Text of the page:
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The F*cking Black Sheep: Rampage (1987)

THE BLACK SHEEP is an ongoing column featuring different takes on films that either the writer HATED, but that the majority of film fans LOVED, or that the writer LOVED, but that most others LOATH. We’re hoping this column will promote constructive and geek fueled discussion. Dig in!

RAMPAGE (1987)

DIRECTED BY WILLIAM FRIEDKIN

For all the fame and household name recognition THE FRENCH CONNECTION and THE EXORCIST afforded the great William Friedkin – who has a very intriguing new docudrama due in just a few weeks in THE DEVIL AND FATHER AMORTH mind you – the man still has a number of unheralded, even underrated films in his catalogue. CRUISING, THE GUARDIAN, BLUE CHIPS (I love Nick Nolte in that one), KILLER JOE, are just a few examples. But there’s one feature in Friedkin’s fecund filmography that, in large part due to a raw distribution deal, ranks high among those most iniquitously dismissed when it was eventually released some five years after it was completed.

Yes friends, we’re talking about the 1987 film RAMPAGE, which was not released in the U.S. until 1992. If that kind of disrespect doesn’t denote F*cking Black Sheep status, I don’t know what does. Maybe the fact the film is still only available on rare VHS copies. Furthermore, that the film itself is a highly engrossing legal-drama based on the horrific real life story of serial killer Richard Trenton Chase, aka The Vampire Killer, who exacted a string of grisly murders in January of 1978, only makes the massive critical and commercial oversight all the more galling. I mean, is RAMPAGE upper-case Friedkin on par with his Oscar winning international hits? Not remotely. Is it a very compelling, well made lower-case Friedkin entry that deserves far more kudos than it’s received in the past? F*cking-A! Rather, RAMPAGE is a F*cking Black Sheep!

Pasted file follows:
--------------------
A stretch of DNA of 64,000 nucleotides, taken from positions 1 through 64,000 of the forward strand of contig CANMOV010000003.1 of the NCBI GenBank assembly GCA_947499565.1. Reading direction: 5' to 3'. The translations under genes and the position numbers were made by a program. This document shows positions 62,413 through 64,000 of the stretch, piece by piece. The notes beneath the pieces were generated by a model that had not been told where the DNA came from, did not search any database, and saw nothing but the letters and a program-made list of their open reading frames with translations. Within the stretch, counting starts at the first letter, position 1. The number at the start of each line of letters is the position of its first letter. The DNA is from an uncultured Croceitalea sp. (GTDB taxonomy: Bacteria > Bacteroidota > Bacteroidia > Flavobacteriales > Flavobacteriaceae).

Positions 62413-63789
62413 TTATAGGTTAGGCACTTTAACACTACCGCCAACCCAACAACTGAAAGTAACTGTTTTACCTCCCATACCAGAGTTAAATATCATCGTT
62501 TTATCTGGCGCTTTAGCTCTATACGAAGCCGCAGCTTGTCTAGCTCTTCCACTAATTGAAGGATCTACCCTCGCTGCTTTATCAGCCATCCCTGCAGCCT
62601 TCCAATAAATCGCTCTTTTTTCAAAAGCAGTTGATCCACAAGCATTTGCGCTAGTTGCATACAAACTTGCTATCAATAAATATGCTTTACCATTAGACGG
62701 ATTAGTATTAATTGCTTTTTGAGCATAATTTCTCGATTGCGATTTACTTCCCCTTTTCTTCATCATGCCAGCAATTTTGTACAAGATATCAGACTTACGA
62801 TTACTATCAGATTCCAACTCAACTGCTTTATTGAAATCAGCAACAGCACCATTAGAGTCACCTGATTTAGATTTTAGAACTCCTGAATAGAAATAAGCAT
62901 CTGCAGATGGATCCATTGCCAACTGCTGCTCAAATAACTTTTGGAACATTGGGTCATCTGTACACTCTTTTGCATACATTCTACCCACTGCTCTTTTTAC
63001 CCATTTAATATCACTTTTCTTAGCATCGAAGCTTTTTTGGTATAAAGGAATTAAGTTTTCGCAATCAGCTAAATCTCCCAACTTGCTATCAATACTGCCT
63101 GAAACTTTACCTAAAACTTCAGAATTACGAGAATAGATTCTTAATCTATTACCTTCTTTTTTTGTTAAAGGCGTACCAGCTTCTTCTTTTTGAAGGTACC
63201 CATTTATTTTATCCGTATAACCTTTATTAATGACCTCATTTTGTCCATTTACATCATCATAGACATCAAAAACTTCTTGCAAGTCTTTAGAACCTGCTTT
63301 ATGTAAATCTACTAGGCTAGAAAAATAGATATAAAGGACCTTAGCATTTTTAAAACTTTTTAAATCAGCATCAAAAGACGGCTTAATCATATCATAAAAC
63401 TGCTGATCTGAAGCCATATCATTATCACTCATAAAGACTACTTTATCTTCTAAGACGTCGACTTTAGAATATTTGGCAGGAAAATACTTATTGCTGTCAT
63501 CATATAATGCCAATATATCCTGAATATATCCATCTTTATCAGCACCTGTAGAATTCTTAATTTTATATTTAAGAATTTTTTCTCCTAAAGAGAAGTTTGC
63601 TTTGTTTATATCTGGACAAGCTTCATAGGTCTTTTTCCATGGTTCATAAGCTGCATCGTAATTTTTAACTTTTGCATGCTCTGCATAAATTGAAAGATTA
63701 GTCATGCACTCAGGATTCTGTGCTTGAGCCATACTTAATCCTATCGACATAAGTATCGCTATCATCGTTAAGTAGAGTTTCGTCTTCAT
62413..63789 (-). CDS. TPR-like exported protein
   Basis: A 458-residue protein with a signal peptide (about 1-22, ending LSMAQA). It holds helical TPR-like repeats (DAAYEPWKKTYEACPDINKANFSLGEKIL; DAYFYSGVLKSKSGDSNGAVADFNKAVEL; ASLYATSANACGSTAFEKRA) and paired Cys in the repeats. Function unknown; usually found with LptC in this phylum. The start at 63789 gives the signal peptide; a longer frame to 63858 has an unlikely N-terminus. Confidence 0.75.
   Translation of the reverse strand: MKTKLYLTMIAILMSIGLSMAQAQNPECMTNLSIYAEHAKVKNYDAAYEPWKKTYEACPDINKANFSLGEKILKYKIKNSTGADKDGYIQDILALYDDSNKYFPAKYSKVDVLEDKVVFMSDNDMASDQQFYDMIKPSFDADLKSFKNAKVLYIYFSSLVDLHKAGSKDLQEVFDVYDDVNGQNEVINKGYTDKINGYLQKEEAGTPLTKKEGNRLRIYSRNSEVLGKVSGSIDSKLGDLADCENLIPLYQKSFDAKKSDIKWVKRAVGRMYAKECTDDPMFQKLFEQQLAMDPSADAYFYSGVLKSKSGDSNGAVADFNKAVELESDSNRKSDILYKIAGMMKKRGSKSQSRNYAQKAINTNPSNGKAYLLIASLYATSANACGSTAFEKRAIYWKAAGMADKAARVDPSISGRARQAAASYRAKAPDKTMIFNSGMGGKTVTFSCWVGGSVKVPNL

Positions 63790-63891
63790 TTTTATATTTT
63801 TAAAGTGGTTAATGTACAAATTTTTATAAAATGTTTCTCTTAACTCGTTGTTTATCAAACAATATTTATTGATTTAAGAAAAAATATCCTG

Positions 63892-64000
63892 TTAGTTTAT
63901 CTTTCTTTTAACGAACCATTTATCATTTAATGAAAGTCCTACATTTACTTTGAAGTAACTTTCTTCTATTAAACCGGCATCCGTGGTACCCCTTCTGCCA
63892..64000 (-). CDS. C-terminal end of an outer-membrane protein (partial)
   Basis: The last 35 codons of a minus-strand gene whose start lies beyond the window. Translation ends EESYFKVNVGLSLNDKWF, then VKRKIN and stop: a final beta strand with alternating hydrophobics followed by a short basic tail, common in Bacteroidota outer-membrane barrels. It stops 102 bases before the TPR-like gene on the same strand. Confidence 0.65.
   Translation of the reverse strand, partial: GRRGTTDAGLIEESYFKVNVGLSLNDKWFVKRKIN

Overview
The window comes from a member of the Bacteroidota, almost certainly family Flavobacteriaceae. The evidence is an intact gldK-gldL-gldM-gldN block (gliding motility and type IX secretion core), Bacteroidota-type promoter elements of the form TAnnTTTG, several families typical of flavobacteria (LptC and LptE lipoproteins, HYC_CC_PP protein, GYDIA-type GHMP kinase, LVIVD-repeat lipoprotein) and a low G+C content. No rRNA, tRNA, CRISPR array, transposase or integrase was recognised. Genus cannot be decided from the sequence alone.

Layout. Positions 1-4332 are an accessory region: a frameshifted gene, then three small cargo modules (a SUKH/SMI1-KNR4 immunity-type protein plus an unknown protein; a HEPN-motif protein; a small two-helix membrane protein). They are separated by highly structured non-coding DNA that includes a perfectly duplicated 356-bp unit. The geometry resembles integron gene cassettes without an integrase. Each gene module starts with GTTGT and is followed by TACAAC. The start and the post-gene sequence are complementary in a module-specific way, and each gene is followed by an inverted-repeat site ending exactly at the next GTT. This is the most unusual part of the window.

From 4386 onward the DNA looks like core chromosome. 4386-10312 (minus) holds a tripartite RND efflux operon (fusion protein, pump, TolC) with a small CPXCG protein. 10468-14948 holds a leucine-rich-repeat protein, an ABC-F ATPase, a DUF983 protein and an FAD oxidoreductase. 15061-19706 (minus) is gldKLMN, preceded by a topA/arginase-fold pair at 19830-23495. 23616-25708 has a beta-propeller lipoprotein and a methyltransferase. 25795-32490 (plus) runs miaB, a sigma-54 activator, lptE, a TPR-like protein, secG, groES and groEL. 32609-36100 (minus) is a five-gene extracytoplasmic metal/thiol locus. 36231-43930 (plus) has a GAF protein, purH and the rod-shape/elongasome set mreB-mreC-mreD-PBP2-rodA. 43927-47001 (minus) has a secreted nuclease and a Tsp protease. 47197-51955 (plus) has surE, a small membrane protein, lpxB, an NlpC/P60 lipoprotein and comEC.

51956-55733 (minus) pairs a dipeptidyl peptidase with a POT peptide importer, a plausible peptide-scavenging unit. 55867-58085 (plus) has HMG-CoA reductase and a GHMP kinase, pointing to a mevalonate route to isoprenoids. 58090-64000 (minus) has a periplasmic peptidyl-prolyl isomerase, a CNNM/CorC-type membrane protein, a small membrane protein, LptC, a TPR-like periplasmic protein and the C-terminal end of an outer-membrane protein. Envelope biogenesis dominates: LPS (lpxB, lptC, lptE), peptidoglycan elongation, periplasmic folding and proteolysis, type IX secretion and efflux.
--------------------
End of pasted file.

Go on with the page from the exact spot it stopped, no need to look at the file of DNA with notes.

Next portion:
The story picks up in 1986, two days after Christmas in Stockton, California. As the flick opens, a conspicuous young creep in a flowing mullet and red parka waltzes down a suburban street, knocks on a seemingly random door, forces his way past an elderly lady before systematically shooting an entire family, all in the head with a .22 pistol, before carving the matriarch open in order to collect a few of her organs. Nasty business! We then cut to the home-life of D.A. Tony Fraser (Michael Biehn), who we soon learn lost his own young daughter to pneumonia just six months prior. Still reeling from such a tragedy, Fraser can’t quite stomach the types of brutally graphic violence inflicted by the serial killer – Charles Edmond Reece (Alex McArthur) – including the deaths of little children not much older than Fraser’s own daughter. Here’s the kicker though. Reece believes he must kill in order to stay alive. He believes, through his own warped sense of logic, that his organs are failing and that if he doesn’t ingest fresh human blood let from other healthier strangers, he will die in short order.

The movie then plays out as a very complicated, well-argued, highly entertaining legal-procedural, a courtroom drama, as well as a harrowing psycho-slasher. The crux of the drama is this: is Charles Reece deemed medically insane, and if he is, should he be held culpable for the heinous murders he’s committed? D.A. Fraser argues that he is NOT insane, that he was quite cognizant of his odious actions while he was exacting them, and that he should be put to death as a result. Reece’s lawyers argue the opposite, that we was indeed out of his right mind when killing these people, and ought to be treated for paranoid schizophrenia rather than going to jail. While we witness the two legal sides argue their case, we as audience members are left to parse clues from Reece’s own statements to in effect side one way or the other. Making things even more interesting is how Reece admits he’d rather die than spend the rest of his life in jail. So would Fraser’s intended verdict actually do Reece a persona favor, even for the greater good of society?!